Stanley Hauerwas says that the church doesn’t have a social ethic; rather, the church is a social ethic. John Howard Yoder describes the ethical task of the church in the world simply as the church needing to be the church. What these statements mean became clearer to me today. I was studying in the university library, listening to the sound of a mint swirling around in my mouth and construction work on the adjacent building, when somewhere outside the walls music started seeping through. I didn’t know where it was coming from, and its sound was faint at best, but I was curious. I left the library to pick up some lunch in a nearby shop, and on my way there I heard the music again, this time louder and with its source finally apparent – the cathedral. I wanted to go closer to see what my ears were hearing, but I decided to stay on track, pick up my traditional ham and cheese sandwich, and return to the library.
Yet as I listened to the music fading into the background, it struck me: this is what the church – and only the church – has to offer the world. A carol service is not just a tip of the hat in the direction of the real meaning of Christmas. It is a social ethic, a way of being in the world that only the church knows, because the church knows Jesus. This, as Walter Brueggemann has said, is a profoundly artistic way of being. The organ and the choir were resonating out into the world from the cathedral, infusing the ordinary with a moment of sacredness, a glimpse of something bigger. They were witnesses to a different world, interrupting the prosaic nature of life with a poetry and rhythm that is beautiful – and because beautiful, attractive. Incarnation names this interruption at one particular moment in history. Church names this interruption at every moment in history since, with the church being, in Barth-speak, the crater remaining after the explosion of the gospel.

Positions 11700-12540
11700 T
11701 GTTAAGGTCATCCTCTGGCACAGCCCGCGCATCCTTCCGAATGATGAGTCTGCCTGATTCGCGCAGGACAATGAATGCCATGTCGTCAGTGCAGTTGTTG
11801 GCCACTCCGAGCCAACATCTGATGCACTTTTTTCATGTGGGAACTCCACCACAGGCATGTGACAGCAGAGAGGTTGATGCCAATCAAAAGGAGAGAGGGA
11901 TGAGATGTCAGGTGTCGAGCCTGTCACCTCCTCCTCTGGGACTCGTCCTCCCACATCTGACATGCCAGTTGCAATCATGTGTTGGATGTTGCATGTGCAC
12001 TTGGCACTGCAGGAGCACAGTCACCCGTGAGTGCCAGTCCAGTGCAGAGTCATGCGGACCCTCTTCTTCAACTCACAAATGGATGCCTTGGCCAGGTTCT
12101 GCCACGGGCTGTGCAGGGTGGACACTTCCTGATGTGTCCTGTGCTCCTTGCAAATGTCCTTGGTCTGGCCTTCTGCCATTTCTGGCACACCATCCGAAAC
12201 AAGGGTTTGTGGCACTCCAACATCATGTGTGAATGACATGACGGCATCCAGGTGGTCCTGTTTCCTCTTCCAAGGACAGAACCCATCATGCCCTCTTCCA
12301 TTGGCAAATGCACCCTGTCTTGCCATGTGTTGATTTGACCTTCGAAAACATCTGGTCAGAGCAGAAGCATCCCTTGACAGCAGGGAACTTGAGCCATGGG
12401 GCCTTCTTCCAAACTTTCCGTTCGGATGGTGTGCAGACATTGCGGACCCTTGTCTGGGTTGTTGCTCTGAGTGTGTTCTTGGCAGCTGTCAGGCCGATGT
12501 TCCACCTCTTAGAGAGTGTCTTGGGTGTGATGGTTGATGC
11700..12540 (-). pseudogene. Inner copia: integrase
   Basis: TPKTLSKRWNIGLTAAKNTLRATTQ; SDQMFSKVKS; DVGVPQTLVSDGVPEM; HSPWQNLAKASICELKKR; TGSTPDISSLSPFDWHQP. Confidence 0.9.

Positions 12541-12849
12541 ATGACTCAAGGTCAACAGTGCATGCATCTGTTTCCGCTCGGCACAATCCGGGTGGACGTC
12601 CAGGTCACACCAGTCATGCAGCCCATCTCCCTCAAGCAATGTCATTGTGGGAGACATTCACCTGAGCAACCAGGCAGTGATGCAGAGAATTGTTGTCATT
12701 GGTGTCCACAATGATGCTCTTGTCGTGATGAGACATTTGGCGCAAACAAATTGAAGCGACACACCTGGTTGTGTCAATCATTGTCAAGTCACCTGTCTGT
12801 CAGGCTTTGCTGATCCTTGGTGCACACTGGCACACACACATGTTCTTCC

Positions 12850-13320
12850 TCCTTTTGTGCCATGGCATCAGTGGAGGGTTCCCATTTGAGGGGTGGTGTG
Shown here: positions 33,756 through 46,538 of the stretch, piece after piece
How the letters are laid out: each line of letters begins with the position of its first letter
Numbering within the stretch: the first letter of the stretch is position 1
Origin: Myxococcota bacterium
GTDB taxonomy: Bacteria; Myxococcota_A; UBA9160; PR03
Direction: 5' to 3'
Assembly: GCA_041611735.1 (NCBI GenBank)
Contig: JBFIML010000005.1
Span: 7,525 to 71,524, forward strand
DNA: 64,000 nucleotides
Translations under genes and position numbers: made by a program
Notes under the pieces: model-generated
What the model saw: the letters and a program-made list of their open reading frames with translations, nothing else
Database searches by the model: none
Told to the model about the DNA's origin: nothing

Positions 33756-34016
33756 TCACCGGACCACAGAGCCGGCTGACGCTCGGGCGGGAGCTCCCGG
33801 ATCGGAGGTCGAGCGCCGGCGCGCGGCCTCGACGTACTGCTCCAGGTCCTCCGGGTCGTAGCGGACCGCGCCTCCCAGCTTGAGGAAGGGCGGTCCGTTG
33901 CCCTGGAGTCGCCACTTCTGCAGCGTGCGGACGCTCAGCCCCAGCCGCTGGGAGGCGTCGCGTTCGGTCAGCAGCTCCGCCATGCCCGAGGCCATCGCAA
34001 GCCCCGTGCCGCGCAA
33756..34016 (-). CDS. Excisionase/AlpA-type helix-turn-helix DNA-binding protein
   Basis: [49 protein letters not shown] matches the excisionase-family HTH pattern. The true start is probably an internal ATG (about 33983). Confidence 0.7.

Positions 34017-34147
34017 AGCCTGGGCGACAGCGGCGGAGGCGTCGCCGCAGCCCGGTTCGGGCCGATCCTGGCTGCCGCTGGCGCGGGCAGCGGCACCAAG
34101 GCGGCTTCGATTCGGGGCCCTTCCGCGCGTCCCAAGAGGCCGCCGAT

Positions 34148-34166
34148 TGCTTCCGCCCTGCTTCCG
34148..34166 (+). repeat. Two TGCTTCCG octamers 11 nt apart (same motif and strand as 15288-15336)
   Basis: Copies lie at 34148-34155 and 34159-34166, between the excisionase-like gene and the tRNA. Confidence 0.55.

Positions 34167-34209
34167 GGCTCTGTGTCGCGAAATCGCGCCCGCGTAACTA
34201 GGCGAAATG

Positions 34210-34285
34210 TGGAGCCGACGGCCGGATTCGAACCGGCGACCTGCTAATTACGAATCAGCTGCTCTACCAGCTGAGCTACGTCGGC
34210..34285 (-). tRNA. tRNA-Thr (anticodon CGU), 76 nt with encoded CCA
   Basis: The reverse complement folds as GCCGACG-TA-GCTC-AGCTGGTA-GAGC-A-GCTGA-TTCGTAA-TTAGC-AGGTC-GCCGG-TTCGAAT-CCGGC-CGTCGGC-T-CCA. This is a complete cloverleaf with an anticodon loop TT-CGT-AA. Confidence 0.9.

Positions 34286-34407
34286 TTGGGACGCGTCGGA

Of course there must be more to the being of the church than music. The conservative would like to remain worshipping in the church, but the liberal knows that true religion consists of caring for the widow and the orphan. The prophet knows this too, for our worship services without the commitment to justice are empty sounds before God. No matter how artistic our worship services are, if we have not love, we are nothing.
Yet the music, the carols, and the stories they tell have a power outside of ourselves. A worship service is a dangerous place to be. It is even dangerous to experience it from a distance, as I did from the library. Someone might see and hear and think “Surely God is in this place.”
Social ethics and worship, it turns out, are not two things but one. The church that sings “Oh Come let us adore Him” is thus extending an invitation and committing itself to its distinctive mission – the invitation is to come and see and experience the beauty of the form of Christ; the mission is for the church to be transformed into that same form: a transformation that begins in worship and which, ultimately, ends in worship.